Flirtey Drone Makes History Again, Brings Reno Family a Slurpee

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3dp_flirtey_logoI think many of us have experienced mornings of lying on the couch and wishing futilely that McDonald’s had a delivery service that would bring us a bag full of hash browns and coffee without making us move any further than our front door. I’ve seen many hopeful Sunday morning Facebook pleas of “Anyone want to bring me Dunkin’ Donuts? Anyone?” (Those rarely seem to work, from what I’ve seen.) But there’s new hope for the hungover, courtesy of 7-Eleven and drone manufacturer Flirtey.

You may recall that earlier this year, Flirtey made history when their 3D printed drone made the first autonomous, FAA-approved drone delivery to an urban area in the United States. The drone lowered a package of emergency food, water and first aid supplies to a residential area in Hawthorne, Nevada, and now history has been made again, with a lucky Reno family becoming the first US residents to receive a package delivered directly to their home by a drone – two packages, in fact.

The contents of the packages? Donuts, a chicken sandwich, coffee, candy, and, most important of all, Slurpees. slurpee

“My wife and I both work and have three small children ages 7, 6 and 1. The convenience of having access to instant, 24/7 drone delivery is priceless,” said Michael, the recipient of the package. “It’s amazing that a flying robot just delivered us food and drinks in a matter of minutes.”

The delivery was planned to coincide with the 89th birthday of 7-Eleven, with whom Flirtey has formed a partnership. The Nevada Institute for Autonomous Systems (NIAS), which has worked with Flirtey on their previous deliveries, again teamed up with the company to fine-tune and perfect their packaging and delivery technology.

“This delivery required special flight planning, risk analysis, and detailed flight procedures ensuring residential safety and privacy were equally integrated,” said Chris Walach, Director of Operations for NIAS.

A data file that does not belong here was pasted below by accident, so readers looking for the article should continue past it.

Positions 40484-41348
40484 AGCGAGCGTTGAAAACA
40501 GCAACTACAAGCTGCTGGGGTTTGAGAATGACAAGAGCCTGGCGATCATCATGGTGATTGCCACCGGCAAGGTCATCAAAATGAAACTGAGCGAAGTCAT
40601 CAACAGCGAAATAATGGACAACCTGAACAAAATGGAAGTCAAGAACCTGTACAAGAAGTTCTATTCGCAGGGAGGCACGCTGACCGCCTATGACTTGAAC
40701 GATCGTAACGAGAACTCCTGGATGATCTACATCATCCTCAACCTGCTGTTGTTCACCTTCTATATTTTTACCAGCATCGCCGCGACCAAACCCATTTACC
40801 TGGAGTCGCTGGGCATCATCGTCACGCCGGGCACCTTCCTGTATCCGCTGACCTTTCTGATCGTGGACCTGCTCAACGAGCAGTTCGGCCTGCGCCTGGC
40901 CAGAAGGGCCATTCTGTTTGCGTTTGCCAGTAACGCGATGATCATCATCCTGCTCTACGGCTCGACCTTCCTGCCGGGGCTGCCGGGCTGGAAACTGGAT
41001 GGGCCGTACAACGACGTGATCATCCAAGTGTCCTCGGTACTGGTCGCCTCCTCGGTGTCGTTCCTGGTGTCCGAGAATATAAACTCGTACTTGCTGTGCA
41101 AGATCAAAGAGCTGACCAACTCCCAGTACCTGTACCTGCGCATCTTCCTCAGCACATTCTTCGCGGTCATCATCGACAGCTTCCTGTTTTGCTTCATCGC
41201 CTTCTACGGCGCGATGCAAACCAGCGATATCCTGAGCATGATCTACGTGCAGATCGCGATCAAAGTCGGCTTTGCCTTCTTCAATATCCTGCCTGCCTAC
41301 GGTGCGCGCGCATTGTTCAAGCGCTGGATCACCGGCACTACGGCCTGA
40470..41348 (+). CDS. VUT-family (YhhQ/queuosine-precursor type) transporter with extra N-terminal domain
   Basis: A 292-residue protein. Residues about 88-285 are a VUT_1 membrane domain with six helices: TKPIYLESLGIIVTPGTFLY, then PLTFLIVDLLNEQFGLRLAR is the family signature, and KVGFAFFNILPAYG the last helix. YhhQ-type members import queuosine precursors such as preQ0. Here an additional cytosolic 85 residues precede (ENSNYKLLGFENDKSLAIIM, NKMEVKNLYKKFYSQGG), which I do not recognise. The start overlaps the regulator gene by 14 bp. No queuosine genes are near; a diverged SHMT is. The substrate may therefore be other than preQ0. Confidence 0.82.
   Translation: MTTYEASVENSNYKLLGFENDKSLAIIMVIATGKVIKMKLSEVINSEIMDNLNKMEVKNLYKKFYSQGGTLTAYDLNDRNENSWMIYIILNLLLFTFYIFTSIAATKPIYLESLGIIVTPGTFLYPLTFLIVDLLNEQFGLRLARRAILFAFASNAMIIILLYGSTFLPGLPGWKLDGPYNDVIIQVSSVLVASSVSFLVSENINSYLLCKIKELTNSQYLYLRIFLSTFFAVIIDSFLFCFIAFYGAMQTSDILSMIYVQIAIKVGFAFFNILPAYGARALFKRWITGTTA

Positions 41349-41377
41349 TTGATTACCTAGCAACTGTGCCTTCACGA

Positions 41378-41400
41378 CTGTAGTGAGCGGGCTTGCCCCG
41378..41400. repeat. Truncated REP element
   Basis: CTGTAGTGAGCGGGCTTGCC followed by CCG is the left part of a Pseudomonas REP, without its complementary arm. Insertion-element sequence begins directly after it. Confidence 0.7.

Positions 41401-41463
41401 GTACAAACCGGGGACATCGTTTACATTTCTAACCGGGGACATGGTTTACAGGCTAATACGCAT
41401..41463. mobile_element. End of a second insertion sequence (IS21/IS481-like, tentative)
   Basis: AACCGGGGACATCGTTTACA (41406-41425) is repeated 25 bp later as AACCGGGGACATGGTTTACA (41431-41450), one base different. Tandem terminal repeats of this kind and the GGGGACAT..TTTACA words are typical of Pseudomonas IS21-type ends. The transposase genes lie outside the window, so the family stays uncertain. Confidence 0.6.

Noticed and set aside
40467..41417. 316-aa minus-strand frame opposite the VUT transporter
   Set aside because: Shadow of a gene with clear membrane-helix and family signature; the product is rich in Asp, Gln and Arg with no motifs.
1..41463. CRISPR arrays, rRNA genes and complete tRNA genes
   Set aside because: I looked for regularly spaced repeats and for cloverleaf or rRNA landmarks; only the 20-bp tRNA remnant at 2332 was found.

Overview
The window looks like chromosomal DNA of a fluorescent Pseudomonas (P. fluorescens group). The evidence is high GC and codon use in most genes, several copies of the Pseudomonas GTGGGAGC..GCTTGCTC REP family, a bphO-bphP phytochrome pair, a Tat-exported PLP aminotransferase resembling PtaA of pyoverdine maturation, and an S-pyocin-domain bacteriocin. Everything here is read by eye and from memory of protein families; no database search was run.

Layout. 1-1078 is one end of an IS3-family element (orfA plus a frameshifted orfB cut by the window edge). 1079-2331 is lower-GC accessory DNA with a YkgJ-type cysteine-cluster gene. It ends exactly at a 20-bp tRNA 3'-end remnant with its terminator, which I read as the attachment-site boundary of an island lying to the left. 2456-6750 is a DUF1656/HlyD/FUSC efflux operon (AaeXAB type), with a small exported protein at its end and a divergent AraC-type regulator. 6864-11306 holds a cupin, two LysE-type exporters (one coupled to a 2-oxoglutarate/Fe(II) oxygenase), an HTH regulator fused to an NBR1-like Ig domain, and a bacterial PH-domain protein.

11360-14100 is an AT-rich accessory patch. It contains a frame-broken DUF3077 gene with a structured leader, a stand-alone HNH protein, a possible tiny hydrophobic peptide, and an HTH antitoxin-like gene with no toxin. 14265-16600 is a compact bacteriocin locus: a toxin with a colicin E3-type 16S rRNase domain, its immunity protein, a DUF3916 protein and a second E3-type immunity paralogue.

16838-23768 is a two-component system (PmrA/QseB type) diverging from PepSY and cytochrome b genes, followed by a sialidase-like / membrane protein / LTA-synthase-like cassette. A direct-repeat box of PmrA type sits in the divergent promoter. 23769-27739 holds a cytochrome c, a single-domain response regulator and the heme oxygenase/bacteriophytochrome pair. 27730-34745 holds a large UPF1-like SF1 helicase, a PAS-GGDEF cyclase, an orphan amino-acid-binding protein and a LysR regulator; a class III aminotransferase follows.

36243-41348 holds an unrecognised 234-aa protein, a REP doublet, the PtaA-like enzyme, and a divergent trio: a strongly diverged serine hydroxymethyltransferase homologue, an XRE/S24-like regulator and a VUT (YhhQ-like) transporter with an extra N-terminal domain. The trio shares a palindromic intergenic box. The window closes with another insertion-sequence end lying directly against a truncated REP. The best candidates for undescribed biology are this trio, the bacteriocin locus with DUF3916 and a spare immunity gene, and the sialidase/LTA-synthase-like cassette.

Flirtey 7-Eleven Photo TwoUsing precise GPS, the drone zipped from the 7-Eleven to the family’s home in mere minutes. According to Flirtey CEO Matt Sweeny, the delivery was just the first step in what the two companies expect to be a lengthy and productive partnership. Additional and expanded drone delivery tests will be forthcoming, and future deliveries will include practical non-food items such as sunscreen and batteries.

“Drone delivery is the ultimate convenience for our customers and these efforts create enormous opportunities to redefine convenience,” said Jesus H. Delgado-Jenkins, 7-Eleven EVP and Chief Merchandising Officer. “This delivery marks the first time a retailer has worked with a drone delivery company to transport immediate consumables from store to home. In the future, we plan to make the entire assortment in our stores available for delivery to customers in minutes. Our customers have demanding schedules, are on-the-go 24/7 and turn to us to help navigate the challenges of their daily lives. We look forward to working with Flirtey to deliver to our customers exactly what they need, whenever and wherever they need it.”

As an apartment dweller who has, at times, rejected the idea of ordering pizza or Chinese food because I’d still have to go all the way down to the lobby to receive it, the idea of having a drone hover right up to my balcony and pass me takeout is an appealing one. Part of me, though, is a bit concerned that the ability to have anything we want dropped right into our hands will exacerbate our tendencies to not want to get off the couch – or, conversely, will further enable our unhealthy stop-for-nothing work culture.

Overall, though, I think the benefits outweigh the risks. For those who are homebound due to illness, having groceries delivered via drone at any time could be life-changing. Likewise, not having to risk going out for essentials in extreme weather conditions could actually save lives.

The Flirtey 3D printed drone performing the first urban medical supply delivery last summer.

Flirtey drone making its first urban delivery.

If drone delivery eventually reaches past 7-Eleven and into the restaurant delivery business, I worry a bit about how many delivery drivers could be put out of work, but that’s a concern that comes with any new robotic or automated technology, going all the way back to self-checkouts at the grocery store. The great technological shift in our industries comes with many tradeoffs, and where some jobs are lost, others are created. According to Nevada Governor Brian Sandoval, Flirtey has already been great for the state and its economy.

“I congratulate Nevada-based company Flirtey on making history yet again – this time by collaborating with the world’s largest convenience retailer to complete the first store-to-home drone delivery in Reno, Nevada,” he said. “Through our FAA Test Site designation, Flirtey has cemented Nevada’s position as the leader in the commercial Unmanned Aerial Vehicles (UAV) industry and I look forward to seeing them continue to grow and bring jobs to our region.”

Hey – if a flying robot wants to give me a Slurpee, I certainly am not going to say no. What are your thoughts on this rather filling new technology? Discuss further in the Flirtey 3D Printed Drone forum over at

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